PK-R2 expression and clinicopathologic factors in human colorectal cancer tissue

No relationships were detected between PK-R2 expression and the following clinicopathologic factors: gender, age, location, histological type, lymphatic invasion, venous invasion, depth invasion, or lymph node metastasis. However, expression was significantly higher in the cases with peritoneal dissemination, hematogenous metastasis, and TNM stage (Table1).

Table1: Correlation between clinicopathologic findings and PK-R2 expression

Relationship between PK-R2 expression and the stage of colorectal cancer

PK-R2 expression was found in 13 (30%) of 42 Stage I colorectal cancer patients, 47 (45.1%) of 104 Stage II patients, 50 (37.5%) of 135 Stage III patients, and 37 (86%) of 43 Stage IV patients, indicating that the expression rate went up with the advancement of stage(Table1).

Relationship between PK-R2 expression and survival rate in all colorectal cancer patients

The 5-year survival rate was 85.9% in the colorectal cancer patients with no PK-R2 expression in their primary lesion, whereas the 5-year survival rate of patients with PK-R2 expression was significantly lower (59.3%)(Figure 2).

Relationship between PK-R2 expression and survival rates in all human colorectal cancer patients.

Figure 2: Relationship between PK-R2 expression and survival rates in all human colorectal cancer patients. Patients with PK-R2-positive tumors had significantly poorer prognosis than those with PK-R2-negative tumors(p < 0.001).

Relationship between PK-R2 expression and recurrence rate by stage of colorectal cancer

The tumor recurrence rate among patients with Stage III colorectal cancer was significantly higher for patients with PK-R2 expression in their primary lesion compared to patients who did not express PK-R2 (36% vs. 20%, respectively)(Table2). Among patients with Stage I and Stage II colorectal cancers, no significant difference was observed in the recurrence rate between patients who expressed PK-R2 in their primary lesion and those that did not.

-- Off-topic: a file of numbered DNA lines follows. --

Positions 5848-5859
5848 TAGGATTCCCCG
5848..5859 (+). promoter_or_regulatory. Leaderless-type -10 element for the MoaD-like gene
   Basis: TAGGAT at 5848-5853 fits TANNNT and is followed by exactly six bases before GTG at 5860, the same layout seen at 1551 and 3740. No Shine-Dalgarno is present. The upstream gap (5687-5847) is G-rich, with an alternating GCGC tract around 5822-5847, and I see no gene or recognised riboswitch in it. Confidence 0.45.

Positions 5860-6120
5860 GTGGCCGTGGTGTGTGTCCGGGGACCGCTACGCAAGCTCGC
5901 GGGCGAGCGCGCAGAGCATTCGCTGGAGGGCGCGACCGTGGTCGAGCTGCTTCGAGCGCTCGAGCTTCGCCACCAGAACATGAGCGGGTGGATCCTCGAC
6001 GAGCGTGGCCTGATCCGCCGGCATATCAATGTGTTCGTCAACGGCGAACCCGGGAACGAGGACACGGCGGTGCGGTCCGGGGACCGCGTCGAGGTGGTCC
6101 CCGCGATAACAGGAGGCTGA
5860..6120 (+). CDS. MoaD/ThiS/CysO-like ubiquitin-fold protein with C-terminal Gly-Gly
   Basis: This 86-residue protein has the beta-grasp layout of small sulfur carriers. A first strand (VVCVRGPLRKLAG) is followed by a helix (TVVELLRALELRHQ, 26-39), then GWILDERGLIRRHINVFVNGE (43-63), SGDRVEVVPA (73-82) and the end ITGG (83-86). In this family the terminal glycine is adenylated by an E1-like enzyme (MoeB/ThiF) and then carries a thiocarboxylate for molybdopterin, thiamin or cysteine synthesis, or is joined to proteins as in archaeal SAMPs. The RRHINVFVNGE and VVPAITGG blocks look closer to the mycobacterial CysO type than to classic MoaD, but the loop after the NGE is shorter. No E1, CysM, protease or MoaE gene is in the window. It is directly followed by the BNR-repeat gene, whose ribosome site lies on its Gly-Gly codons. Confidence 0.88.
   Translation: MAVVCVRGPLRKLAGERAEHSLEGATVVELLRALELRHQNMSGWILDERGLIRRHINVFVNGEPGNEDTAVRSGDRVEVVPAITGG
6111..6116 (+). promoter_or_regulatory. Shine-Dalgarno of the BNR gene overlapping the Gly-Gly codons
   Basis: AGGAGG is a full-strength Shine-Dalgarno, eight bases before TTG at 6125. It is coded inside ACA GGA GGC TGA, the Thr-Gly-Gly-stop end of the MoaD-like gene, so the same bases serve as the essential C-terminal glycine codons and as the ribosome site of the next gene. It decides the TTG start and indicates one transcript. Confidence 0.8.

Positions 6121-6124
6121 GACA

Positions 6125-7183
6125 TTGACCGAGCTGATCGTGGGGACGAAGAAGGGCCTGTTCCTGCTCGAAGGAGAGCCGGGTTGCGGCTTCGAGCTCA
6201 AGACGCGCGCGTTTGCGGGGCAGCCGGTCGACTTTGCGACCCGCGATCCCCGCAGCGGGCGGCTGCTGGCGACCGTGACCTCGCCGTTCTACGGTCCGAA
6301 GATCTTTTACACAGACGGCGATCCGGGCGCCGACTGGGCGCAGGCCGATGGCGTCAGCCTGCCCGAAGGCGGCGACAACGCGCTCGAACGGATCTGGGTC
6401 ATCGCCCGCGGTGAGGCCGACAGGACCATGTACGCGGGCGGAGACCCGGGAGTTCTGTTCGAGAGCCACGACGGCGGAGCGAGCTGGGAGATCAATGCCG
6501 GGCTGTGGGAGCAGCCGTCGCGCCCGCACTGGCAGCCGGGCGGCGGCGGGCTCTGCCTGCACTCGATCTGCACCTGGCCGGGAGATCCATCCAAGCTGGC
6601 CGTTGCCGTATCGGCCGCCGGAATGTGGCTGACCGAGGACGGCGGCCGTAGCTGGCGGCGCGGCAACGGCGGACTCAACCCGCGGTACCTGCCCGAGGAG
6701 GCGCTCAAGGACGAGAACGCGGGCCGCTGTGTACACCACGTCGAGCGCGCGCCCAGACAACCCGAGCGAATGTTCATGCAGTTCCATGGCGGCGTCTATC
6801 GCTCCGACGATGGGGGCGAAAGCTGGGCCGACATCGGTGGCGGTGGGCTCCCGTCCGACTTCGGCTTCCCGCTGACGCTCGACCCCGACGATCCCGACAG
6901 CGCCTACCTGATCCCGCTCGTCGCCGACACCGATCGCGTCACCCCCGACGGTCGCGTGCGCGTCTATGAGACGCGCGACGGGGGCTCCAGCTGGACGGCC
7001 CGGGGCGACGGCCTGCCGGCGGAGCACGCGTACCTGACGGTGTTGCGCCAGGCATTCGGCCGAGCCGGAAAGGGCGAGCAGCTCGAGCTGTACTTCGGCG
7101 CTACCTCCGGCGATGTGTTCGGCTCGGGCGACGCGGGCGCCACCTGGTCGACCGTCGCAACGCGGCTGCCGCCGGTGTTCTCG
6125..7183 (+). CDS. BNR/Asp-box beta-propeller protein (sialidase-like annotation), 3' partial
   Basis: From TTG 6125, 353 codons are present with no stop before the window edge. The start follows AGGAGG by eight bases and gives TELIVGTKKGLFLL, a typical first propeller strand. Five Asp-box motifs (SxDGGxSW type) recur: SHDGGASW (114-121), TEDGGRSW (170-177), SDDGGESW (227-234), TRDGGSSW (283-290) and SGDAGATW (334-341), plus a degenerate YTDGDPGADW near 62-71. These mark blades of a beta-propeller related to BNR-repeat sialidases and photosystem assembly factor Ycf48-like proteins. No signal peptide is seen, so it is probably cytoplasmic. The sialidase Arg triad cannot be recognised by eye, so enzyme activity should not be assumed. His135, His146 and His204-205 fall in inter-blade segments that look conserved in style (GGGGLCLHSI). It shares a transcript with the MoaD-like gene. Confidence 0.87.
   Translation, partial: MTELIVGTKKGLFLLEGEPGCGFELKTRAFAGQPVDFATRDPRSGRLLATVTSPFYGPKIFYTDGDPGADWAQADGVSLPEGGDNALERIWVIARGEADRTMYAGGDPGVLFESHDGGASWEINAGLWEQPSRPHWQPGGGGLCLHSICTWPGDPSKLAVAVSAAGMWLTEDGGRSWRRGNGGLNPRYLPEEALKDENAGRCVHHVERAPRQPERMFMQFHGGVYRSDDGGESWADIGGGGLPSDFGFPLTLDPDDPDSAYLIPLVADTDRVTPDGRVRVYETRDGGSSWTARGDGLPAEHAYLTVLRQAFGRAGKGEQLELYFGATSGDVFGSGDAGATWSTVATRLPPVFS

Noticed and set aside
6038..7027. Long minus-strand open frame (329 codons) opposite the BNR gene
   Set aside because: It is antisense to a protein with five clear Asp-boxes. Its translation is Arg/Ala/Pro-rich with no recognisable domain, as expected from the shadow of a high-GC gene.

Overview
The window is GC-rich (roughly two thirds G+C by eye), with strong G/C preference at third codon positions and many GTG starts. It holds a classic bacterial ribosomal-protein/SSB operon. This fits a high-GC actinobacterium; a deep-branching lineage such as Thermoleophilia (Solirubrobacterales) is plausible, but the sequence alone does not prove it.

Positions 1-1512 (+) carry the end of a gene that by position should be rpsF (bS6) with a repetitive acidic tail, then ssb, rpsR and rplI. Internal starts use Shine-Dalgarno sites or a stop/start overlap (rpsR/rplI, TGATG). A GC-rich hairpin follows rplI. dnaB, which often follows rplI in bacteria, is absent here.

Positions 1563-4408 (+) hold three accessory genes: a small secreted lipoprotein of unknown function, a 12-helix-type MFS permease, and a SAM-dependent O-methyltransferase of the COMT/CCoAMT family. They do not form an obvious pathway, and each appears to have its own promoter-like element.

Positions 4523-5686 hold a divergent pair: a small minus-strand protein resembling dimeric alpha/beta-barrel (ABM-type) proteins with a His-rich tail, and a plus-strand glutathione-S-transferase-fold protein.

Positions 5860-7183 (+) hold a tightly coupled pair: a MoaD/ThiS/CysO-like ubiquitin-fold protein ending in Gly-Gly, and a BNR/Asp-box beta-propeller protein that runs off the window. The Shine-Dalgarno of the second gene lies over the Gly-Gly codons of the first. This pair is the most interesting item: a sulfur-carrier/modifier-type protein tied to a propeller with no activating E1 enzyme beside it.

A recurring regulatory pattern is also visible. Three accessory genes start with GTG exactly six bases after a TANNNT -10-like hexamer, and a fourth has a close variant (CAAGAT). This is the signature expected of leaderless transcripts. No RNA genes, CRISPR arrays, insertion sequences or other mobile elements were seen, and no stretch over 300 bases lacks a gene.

Table 2: Relationship between PK-R2 expression and the recurrence rate of metastasis by colorectal cancer stage

Relationship between PK-R2 expression and survival rate by colorectal cancer stage

The 5-year survival rate for Stage III colorectal cancer patients with PK-R2 expression-negative primary tumors was 82.1%, whereas it was 66.8% for patients with PK-R2 expression-positive tumors (p = 0.028) (Figure 3A). No significant differences in survival were observed between patients with Stage I, II and Stage IV colorectal cancer in terms of PK-R2 expression in the primary tumors.

Relationship between PK-R2 expression rates and survival rates by stage of human colorectal cancer patients.

Figure 3: Relationship between PK-R2 expression rates and survival rates by stage of human colorectal cancer patients. A. Stage III: Patients with PK-R2-positive tumors had significantly poorer prognosis than those with PK-R2-negative tumors in Stage III(p = 0.028). B. No significant differences in survival were observed between patients with Stage II colorectal cancer in terms of PK-R2 expression in the primary tumors(p = 0.220).